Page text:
I think the most important thing I can possibly say here is that a’bunadh is not what it once was.  Sorry.  I don’t know if it is a change to sherry-seasoned casks as opposed to proper sherry butts (which I hear many in the industry are doing now)…a shift to younger malts in the batch vattings…or simply a different style the blender is aiming for.  Either way, the deep, sweet, aromatic jamminess that made a’bunadh a thing of legend is now merely a background cello in an orchestra of instruments cranked up to 11.  Sad really.

By no means is this a bad dram.  Marks and notes below should attest to that.  Unfortunately, the benefit of experience allows me to say unequivocally that this malt is on the wane.  The nature of batch releases, however, ensures we’ll be curious to see if the next is a return to form.

One more important thing to say.  Less than two years ago Aberlour a’bunadh was about $77 a bottle locally.  A couple weeks back I saw it at $126.  Shame on you, Aberlour.  No amount of justification (currency exchange, market conditions, barrel shortages, etc) will ever be able to square that circle.  Shameful gouging.  While the wife and I do share a bank account – and ultimately I did end up paying for this ‘gift’ in a roundabout way – it needs to be made clear I would never support that kind of consumer-disrespecting audacity.

Nose:  Dark jammy fruit.  Creamy chocolate.  Leather.  Deep spicy sherry notes.  A slight cherry cola-ness about it.  Not nearly as fruity as old a’bunadh unfortunately.  Dark toffee and a hint of both coffee and tea.  Prunes and figs and such.  A hint of mint.

Palate:  Better.  More fruit now.  Berry jam on slightly burnt toast.  Damp wood.  Mocha.  Candied orange peel.  Walnut.  Maraschino cherry.  Dark, oily vanilla.  Caramel with some fruit.  Better arrival than finish.

Thoughts:  A little too sharp (or too young?).  Is it just me or is a’bunadh getting spicier and meatier over time?  Not bad, but nowhere near its glory days.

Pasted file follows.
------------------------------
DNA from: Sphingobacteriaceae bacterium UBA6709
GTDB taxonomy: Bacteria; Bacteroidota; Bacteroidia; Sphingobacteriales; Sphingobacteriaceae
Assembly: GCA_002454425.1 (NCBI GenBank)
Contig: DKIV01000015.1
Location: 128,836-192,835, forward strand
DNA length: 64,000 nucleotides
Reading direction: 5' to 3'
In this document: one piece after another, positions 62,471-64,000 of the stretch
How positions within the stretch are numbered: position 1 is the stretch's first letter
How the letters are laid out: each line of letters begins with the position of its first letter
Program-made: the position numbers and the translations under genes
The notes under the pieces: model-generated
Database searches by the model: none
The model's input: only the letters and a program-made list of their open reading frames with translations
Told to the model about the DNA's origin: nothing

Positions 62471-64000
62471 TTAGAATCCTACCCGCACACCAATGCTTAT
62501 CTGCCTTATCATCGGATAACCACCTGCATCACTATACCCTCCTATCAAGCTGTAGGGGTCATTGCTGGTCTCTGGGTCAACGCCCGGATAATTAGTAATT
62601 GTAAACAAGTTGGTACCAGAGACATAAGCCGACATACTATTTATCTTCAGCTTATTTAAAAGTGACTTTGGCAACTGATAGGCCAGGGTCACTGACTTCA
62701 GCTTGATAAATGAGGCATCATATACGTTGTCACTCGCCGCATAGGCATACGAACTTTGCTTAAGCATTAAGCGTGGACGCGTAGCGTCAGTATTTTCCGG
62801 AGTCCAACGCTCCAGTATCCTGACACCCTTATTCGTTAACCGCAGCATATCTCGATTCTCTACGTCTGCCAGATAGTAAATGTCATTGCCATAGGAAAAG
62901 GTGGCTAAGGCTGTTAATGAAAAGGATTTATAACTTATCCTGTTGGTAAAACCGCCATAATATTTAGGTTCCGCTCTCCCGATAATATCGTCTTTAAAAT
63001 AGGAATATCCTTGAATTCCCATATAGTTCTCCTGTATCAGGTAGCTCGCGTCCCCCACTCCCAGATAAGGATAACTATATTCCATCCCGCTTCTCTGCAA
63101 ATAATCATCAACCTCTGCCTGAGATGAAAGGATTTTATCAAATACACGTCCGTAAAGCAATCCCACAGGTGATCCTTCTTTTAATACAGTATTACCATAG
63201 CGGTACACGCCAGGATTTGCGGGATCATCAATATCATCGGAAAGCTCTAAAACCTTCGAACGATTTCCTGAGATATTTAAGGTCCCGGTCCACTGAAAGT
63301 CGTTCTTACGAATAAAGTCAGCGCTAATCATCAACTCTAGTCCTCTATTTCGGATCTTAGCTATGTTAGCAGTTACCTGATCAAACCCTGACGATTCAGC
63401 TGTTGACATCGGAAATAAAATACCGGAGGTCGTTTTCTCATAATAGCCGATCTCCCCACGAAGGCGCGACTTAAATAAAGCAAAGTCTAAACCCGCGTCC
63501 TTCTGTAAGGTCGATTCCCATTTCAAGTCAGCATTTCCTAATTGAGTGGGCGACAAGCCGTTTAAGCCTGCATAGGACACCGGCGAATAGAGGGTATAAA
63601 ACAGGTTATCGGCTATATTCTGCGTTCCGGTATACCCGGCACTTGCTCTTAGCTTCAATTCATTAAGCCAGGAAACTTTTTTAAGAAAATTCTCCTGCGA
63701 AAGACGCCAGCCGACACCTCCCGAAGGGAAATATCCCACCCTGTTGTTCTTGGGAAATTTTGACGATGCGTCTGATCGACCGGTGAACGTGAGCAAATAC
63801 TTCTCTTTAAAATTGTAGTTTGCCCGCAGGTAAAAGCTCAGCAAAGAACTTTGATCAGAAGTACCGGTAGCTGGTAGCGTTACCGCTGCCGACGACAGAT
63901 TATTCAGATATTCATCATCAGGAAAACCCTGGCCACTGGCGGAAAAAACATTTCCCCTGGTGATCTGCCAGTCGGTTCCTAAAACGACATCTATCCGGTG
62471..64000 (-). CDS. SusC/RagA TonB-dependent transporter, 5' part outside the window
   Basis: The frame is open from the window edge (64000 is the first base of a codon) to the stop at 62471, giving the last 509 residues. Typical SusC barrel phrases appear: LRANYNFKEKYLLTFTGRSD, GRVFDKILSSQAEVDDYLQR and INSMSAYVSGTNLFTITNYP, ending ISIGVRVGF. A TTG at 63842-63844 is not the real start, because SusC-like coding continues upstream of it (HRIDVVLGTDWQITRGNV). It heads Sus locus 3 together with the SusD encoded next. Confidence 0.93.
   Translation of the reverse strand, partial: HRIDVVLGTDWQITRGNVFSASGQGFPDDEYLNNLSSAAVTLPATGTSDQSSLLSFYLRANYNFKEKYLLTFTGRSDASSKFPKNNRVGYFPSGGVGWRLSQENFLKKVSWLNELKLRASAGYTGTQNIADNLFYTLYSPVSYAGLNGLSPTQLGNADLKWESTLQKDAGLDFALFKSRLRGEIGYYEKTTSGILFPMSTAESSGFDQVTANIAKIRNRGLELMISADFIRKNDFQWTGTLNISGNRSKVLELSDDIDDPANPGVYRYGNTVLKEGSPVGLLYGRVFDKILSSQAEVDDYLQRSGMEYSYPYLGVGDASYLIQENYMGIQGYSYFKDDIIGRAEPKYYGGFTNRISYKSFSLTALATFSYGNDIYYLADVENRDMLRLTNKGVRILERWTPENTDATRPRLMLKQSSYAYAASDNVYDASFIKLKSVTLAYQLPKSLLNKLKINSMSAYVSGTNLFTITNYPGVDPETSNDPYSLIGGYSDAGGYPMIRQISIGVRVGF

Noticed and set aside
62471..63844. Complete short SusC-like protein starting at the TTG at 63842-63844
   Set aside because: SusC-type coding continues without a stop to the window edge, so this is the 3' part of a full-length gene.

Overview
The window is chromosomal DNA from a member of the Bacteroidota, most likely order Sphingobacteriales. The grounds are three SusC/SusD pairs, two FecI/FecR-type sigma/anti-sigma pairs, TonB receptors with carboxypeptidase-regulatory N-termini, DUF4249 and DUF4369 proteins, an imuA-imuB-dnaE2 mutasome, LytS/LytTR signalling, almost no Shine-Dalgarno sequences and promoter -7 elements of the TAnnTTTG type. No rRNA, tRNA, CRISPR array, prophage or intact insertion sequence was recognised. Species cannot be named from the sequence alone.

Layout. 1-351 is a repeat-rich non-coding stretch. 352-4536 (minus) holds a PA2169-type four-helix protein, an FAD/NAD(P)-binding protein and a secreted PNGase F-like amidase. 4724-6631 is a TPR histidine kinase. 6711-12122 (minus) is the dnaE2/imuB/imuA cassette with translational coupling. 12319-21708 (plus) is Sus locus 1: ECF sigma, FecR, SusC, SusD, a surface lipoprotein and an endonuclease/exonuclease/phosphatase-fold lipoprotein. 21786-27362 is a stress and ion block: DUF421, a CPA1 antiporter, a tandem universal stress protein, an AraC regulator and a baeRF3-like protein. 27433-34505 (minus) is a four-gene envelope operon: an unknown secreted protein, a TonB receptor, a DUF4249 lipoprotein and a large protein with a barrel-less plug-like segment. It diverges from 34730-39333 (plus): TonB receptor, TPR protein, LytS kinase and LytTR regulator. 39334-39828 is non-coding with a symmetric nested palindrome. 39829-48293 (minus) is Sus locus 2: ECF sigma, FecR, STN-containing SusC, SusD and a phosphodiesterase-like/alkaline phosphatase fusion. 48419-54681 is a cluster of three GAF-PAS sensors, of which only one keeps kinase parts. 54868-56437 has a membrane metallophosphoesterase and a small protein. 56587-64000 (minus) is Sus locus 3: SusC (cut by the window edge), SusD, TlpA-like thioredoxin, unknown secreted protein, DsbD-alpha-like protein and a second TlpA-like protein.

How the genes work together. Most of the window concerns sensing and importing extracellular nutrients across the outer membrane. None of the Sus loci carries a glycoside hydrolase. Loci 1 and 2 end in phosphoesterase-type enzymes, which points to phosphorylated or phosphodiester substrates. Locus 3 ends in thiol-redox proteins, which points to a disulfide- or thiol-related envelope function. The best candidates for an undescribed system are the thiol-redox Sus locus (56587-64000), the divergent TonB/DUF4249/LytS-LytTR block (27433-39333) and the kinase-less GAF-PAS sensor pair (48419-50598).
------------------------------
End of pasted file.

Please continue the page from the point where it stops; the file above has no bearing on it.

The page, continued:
– Images & Words:  Curt

 Posted by at 3:04 pm
Jun 262016

SMWS 33.130 “The Farmyard And The Chip Shop”IMG_2109

56.1% abv

Score:  89/100


Oh, man, do I like this one.  The last of four SMWS Ardbeg releases I stacked up head to head (to head to head) a couple weeks back.  Not only is it the closest to the true spirit of Ardbeg – falling squarely into that phenolic and tarry/ashy sort of profile I love – it was unquestionably the best of the range.

I’ve shared enough words on the SMWS 33’s of late, so let’s keep this one short and sweet.  Let me just say that releases like this are the very reason I have kept my SMWS membership up to date.  It will be interesting to see if the club still has access to these young barrels of Ardbeg going forward, now that the brand is no longer owned by the good folks at LVMH.  Sorta doubt it.  As we know, indie Ardbegs are becoming more and more just relics of a bygone era.

Nose:  Tar, ash and soot.  Menthol.  Very nasal-clearing.  Leather.  Lime.  Seared scallops.  The notes on the label suggest tomatoes, and I completely agree.  BBQ sauce and grilled meat.  Some dry smoke.

Palate:  Fiery, savoury arrival.  Very juicy though.  More vinegar-y BBQ notes.  Mint candy.  Like a mouthful of smoke.  Black ju-jubes.  Definite notes of grilled seafood.  Lime.  Black coffee.  Fennel that grows bigger and bigger at the back end.  Slightly herbal.  Loooooooong finish.

Thoughts:  Quite in line with what Ardbeg tends to release nowadays.  And quite in the strike zone.  I like this one a lot.  Still a little rough around the edges, but that’s part of its charm.  Much like we love the Hanson Brothers for their scrappiness.


 – Images & Words:  Curt

 Posted by at 9:14 am
Jun 212016

IMG_2105SMWS 33.113 “Sweet, Peaceful Dreams”

60.4% abv

Score:  88/100


Ok.  Back to these Ardbeg SMWS reviews we’ve not yet finished.  A little off the beaten path, but tons of fun.  With this ’33’ we’re moving into somewhat more familiar Ardbeg territory, but still only at the periphery in some ways.  Yes, it’s monstrous (and probably offensive to the sensitive) but it also bears a softer, sweetness that might surprise those looking for the signature whomp of Kildalton’s heavyweight champ.  The closest profile analogy I can give here is Serendipity meets Corryvreckan.  If you were fortunate enough to have landed a taste of Serendipity back in the day you’ll know the subtleties I’m hinting at.